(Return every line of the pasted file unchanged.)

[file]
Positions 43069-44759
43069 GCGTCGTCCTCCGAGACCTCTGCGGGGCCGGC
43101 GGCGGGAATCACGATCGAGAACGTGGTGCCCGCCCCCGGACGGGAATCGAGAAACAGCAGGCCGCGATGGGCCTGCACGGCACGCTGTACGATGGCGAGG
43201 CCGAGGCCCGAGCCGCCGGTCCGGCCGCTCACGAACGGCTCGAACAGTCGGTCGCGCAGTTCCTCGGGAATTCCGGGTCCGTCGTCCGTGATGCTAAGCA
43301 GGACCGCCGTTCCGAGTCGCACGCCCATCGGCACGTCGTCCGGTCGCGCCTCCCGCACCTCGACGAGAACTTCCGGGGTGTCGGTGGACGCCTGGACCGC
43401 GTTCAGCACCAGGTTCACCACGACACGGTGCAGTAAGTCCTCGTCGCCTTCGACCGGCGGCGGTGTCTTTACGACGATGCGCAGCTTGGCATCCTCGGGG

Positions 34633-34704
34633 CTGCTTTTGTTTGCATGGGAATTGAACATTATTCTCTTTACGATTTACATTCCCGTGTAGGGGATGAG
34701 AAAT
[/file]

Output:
Positions 43069-44759
43069 GCGTCGTCCTCCGAGACCTCTGCGGGGCCGGC
43101 GGCGGGAATCACGATCGAGAACGTGGTGCCCGCCCCCGGACGGGAATCGAGAAACAGCAGGCCGCGATGGGCCTGCACGGCACGCTGTACGATGGCGAGG
43201 CCGAGGCCCGAGCCGCCGGTCCGGCCGCTCACGAACGGCTCGAACAGTCGGTCGCGCAGTTCCTCGGGAATTCCGGGTCCGTCGTCCGTGATGCTAAGCA
43301 GGACCGCCGTTCCGAGTCGCACGCCCATCGGCACGTCGTCCGGTCGCGCCTCCCGCACCTCGACGAGAACTTCCGGGGTGTCGGTGGACGCCTGGACCGC
43401 GTTCAGCACCAGGTTCACCACGACACGGTGCAGTAAGTCCTCGTCGCCTTCGACCGGCGGCGGTGTCTTTACGACGATGCGCAGCTTGGCATCCTCGGGG

Positions 34633-34704
34633 CTGCTTTTGTTTGCATGGGAATTGAACATTATTCTCTTTACGATTTACATTCCCGTGTAGGGGATGAG
34701 AAAT